Lifespan Religious Exploration
Pictured here is a Cottonwood Gulch colleague, Lin Robinson, hiking through the slot using a nontraditional strategy. This photo was taken by Jenna Perelman.
Theology of Joy and Play
There are so many blessings from my time as an outdoor educator and trip leader in the American Southwest that I carry with me into UU Lifespan Religious Exploration. Primary is something we name a little differently in the outdoor education field but that is undoubtedly a theology of joy and a theology of play. I’ve never seen kids learn geology so quickly as I did when they got to navigate their way through this wonder of a slot canyon near Gallup, New Mexico, which involved shimmying through the slot with their backs pressed up against one wall and their feet against the other for about a quarter mile to the drop.
In fact, it’s not surprising that I feel like the pedagogies of outdoor education and religious exploration translate; the two share a lot of the same foundational thinkers and philosophies. The late nineteenth and early twentieth century education reformer John Dewey’s philosophy of learning by doing and his focus on the whole child had a massive influence on UU religious educators like Sophia Lyon Fahs and Angus MacLean, and on the development of the outdoor education movement. And one of our famous Transcendentalist ancestors, Henry David Thoreau, also invariably influenced the trajectory of outdoor education through his commitment to environmental stewardship and social responsibility.
Doing ministry and lifespan religious exploration during a pandemic solidified to me the importance of what Karen Bellavance-Grace calls a “Full Week Faith.” Our children and youth this year did not need disembodied lessons on our UU principles or history. They needed spaces to process how their UU values were going to get them through this stressful and grief-filled time. They needed rituals strong enough to hold both lament and gratitude. They needed tangible coping and stress-reduction tools that they could take with them anywhere. They needed time not to learn more things but just to deepen their relationships, which hopefully would give way to vulnerability and, in the doing, the reminder that they were not alone. Oh, and they needed to have fun.
In the name of having fun, I led 4th Principle Improv Nights (grades 9-12) and introduced our DLRE to the phenomenon of “surprise Zoom llama visits” for Zoom meetings that might need a little boost. The DLRE, Roberta Altamari, then organized a day of LRE Zoom programs, during a pandemic low point, that had a succession of llama visitors.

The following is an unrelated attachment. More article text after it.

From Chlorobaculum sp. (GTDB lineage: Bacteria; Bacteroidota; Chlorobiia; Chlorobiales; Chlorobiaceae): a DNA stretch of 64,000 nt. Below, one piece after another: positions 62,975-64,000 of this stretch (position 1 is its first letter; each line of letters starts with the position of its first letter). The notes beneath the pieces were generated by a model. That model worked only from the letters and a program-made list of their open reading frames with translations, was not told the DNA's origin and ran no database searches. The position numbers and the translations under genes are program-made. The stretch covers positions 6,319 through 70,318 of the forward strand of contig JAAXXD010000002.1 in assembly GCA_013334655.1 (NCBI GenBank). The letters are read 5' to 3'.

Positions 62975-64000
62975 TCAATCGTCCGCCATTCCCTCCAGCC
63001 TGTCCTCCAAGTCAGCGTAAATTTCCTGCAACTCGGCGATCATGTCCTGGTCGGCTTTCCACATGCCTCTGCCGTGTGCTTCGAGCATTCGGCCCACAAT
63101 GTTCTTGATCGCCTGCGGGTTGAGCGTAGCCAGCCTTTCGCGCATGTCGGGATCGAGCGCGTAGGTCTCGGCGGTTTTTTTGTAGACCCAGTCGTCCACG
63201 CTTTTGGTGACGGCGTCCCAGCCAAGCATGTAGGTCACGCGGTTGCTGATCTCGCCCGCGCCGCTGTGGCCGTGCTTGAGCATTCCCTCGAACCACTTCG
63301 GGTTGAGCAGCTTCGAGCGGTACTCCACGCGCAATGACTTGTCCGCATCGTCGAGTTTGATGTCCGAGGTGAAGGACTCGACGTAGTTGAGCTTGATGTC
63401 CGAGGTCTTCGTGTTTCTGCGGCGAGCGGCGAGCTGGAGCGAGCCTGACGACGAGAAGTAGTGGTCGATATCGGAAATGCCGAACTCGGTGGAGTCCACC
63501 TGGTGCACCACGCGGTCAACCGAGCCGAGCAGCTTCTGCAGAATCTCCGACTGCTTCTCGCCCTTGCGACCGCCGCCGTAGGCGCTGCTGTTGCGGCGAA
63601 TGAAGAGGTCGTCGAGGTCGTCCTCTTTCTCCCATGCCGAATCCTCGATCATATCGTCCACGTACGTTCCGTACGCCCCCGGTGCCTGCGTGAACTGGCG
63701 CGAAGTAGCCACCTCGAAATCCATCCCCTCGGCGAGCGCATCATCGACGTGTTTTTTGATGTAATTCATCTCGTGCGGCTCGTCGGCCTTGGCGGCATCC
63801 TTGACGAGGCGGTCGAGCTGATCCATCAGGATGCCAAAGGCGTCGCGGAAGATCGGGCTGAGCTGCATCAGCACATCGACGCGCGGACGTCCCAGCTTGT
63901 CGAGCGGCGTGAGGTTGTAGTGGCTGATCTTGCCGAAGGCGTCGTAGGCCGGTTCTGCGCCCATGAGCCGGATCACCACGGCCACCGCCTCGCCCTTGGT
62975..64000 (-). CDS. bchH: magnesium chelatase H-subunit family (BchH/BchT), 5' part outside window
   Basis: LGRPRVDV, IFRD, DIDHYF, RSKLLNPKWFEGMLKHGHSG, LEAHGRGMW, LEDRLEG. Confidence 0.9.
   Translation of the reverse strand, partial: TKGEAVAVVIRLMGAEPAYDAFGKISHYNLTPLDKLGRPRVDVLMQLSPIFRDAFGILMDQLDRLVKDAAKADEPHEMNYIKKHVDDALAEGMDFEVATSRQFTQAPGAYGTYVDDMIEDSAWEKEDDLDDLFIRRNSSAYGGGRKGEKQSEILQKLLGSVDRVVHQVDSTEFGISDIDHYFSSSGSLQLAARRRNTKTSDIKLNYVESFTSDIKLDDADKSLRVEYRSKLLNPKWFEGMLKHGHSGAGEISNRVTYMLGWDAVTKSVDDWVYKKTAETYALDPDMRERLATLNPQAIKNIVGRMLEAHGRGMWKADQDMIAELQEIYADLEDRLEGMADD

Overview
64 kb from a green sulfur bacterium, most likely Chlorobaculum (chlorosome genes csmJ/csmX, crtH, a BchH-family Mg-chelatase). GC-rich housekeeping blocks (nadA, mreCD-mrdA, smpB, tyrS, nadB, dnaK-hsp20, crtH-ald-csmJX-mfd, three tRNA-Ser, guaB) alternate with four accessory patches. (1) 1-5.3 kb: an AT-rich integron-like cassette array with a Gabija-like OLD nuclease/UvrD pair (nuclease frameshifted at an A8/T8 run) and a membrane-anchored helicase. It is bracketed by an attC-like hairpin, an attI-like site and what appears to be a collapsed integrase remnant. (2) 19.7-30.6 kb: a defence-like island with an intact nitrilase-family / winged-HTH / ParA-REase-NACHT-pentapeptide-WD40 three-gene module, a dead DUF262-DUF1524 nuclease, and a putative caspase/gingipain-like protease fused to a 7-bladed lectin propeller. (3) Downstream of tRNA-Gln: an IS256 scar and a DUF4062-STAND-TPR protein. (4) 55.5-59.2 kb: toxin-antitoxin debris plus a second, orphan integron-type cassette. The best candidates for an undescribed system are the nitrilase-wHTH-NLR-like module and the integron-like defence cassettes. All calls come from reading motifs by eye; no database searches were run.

In the name of reflecting on grief in an age-appropriate way, we read The Magical Yet by Angela DiTerlizzi in Family Worship (grades k-5) and talked about things we thought we’d be able to do this year, but haven’t gotten a chance to do yet. In the name of coping tools, I introduced “guitar mindful moments” to the k-5 group, which provides a structured and gentle entryway into mindfulness and meditation for this age cohort, and also plays to the strengths of those kids who have a strong musical intelligence.
Our Family Worship group (k-5) enjoys a surprise llama visitor to their Zoom meeting.
Parents of all the kids pictured here consented to this picture being published online.
Across the lifespan, the “Full Week Faith” model is still important. As such, at the church where I serve as intern, the senior minister, DLRE, and I offered adult education programs around ethics and decision-making in a global pandemic, trauma 101 and coping with its after-effects, contemplative practices for processing stress and grief, and sharing our UU values with the wider world.
Beyond pandemic ministry, over the years, some of the great joys of my ministry have included leading spiritual life-writing workshops for adults in downtown Boston, interfaith roundtable dinner discussions with college students, and youth service projects.
My personal LRE philosophy integrates Rev. Frances Manly’s perspective that religious education is about helping people become more fully human and Rev. Marjorie Bowens-Wheatley’s education-for-liberation perspective (see: Essex Conversations: Visions for Lifespan Religious Education). I’ve also been influenced by the Brazilian educator Paulo Freire who believes that traditional schooling, at its worst, can reproduce oppressor/oppressed relationships which is why we have a moral imperative to cocreate learning experiences and outcomes with our learners. I eagerly await what may come of the anti-oppression LRE curricula within the “Promising Practices” program recommended in the Widening the Circle of Concern report.
This is all ultimately to say that my LRE philosophy is that the litmus test for effective religious education ought to be: are we growing a new generation of Unitarian Universalists into the liberation tradition of UUism?